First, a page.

Dr. Jenkins is a general physician working at a local hospital. His practice serves mostly high-end clientele and professionals and handles general matters of health ranging from physical health to mental and wellness issues. His practice has had some significant controversial issues in the past with allegations of malpractice and other breaches of professionalism in the medical profession. He had a case in the past where he diagnosed, Jeanne one of his patients as having the HIV. He conducted the test without any authorization and permission from the patient as the patient came for her routine medical checkup. She had expressly indicated before that she wanted any reasonable test to be done on her but not any tests that would ‘stress’ her in her otherwise healthy life. Dr. Jenkins made a call to Jeanne’s boyfriend Tom and requested him if he would like to come over to his office for a number of tests including the HIV test. Both Tom and Jeanne were private patients of Dr. Jenkins. They had expressly indicated to him that their medical information was not to be shared under any circumstances. On the first time that he took tests of Tom’s blood, Tom was negative. A few months later, Tom tested positive. Jeanne blamed Tom for his infidelity that brought about the infection to her and to confirm this she went to Dr. Jenkins’s office for a test, only for Dr. Jenkins’s assistant to inform her that she had been tested positive way before Tom was. Tom got wind of this news and went to social media disparaging Dr. Jenkins’s name for not disclosing to him, his girlfriend’s HIV Status. Jeanne on the other hand also went to the medical practitioner’s board to report unethical practices of Dr. Jenkins conducting tests that were not authorized.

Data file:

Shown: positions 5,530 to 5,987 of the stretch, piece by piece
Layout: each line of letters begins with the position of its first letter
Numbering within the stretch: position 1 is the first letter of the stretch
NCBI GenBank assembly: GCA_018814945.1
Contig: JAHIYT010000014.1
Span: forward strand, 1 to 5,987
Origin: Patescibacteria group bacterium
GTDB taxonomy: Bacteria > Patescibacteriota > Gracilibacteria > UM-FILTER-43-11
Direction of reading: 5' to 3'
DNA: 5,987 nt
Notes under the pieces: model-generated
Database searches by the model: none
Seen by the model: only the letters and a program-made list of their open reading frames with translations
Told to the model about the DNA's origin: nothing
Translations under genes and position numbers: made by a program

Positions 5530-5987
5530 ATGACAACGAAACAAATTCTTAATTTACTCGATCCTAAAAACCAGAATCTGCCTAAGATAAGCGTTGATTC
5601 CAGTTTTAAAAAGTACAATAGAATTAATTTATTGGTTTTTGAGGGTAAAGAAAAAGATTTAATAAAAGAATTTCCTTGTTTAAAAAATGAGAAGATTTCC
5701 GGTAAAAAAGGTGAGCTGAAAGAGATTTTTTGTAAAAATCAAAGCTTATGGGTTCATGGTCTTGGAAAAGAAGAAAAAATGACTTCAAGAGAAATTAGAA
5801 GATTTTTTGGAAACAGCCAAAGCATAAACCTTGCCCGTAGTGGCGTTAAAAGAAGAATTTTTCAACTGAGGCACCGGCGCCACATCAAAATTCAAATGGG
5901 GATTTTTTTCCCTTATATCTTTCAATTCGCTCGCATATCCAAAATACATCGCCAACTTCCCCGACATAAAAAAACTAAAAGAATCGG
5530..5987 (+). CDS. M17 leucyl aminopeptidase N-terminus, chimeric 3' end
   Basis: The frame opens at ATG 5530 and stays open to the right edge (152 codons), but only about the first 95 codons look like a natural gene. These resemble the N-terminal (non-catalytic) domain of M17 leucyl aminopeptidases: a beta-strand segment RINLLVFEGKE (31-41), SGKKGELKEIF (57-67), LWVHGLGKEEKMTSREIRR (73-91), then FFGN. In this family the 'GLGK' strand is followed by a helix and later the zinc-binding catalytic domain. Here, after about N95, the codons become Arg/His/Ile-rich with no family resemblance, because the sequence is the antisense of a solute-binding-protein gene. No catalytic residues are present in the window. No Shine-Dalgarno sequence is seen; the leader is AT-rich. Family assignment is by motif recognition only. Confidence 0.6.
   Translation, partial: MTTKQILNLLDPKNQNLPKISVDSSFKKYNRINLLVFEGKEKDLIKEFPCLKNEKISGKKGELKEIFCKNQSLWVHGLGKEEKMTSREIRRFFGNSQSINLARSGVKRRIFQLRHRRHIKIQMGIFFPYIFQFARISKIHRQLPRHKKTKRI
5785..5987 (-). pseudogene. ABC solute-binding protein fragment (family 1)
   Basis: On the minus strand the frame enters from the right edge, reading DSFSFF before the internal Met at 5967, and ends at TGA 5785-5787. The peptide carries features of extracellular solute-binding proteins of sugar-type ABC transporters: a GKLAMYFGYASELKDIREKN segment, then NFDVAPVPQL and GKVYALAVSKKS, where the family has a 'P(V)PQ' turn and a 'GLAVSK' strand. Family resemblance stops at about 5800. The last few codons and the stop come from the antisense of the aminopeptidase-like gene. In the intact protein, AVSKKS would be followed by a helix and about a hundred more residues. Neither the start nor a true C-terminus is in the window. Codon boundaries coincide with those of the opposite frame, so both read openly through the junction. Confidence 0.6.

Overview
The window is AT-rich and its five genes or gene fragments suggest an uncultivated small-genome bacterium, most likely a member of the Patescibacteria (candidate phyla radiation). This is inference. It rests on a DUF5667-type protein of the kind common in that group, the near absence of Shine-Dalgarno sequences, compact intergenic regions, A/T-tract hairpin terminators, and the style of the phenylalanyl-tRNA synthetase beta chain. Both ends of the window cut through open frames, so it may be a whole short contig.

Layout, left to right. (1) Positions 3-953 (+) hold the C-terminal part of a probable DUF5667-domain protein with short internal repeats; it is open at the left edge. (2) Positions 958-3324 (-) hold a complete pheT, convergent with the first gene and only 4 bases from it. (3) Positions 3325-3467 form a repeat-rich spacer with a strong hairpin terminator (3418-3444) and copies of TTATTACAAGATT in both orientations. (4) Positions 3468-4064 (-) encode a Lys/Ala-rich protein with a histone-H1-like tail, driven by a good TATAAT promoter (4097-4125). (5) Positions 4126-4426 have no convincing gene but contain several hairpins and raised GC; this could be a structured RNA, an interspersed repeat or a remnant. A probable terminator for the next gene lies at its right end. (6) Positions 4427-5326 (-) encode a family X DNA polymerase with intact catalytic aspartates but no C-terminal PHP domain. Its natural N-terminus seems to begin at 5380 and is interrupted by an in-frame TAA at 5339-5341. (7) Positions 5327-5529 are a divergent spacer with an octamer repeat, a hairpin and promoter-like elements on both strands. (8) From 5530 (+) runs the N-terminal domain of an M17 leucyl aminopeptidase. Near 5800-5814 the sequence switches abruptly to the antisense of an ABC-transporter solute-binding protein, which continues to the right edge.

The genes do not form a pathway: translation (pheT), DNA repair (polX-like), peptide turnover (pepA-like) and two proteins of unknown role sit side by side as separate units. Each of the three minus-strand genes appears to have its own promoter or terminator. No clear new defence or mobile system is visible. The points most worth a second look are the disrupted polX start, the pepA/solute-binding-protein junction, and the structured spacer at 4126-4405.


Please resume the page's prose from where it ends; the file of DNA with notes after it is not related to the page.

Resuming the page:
Currently, Dr. Jenkins is still practicing but has not paid for the practicing license of the current year. A patient, Jack, who is a pilot, confides in him that he has had suicidal tendencies, and these have been bothering him for a very long while. However he cannot bring himself to do it and probably it was not anything of concerned Jenkins, who is a staunch believer of confidentiality, considering that situation the Jeanne and Tom’s case has put him in, is torn between letting Jack’s employers know of his mental state or maintaining confidentiality. Jack notices that dr. Jenkins does not have a current practicing certificate and tells him that he should not tell anyone about it, or he will reveal that he has breached ethical guidelines on registration of practice. The only person that knows about Jack’s state is Dr. Jenkins. This would have severe consequences for Dr. Jenkins including expulsion from the profession, criminal litigation and loss of reputation. Jack is due to fly outside the country on official duty in the next three days.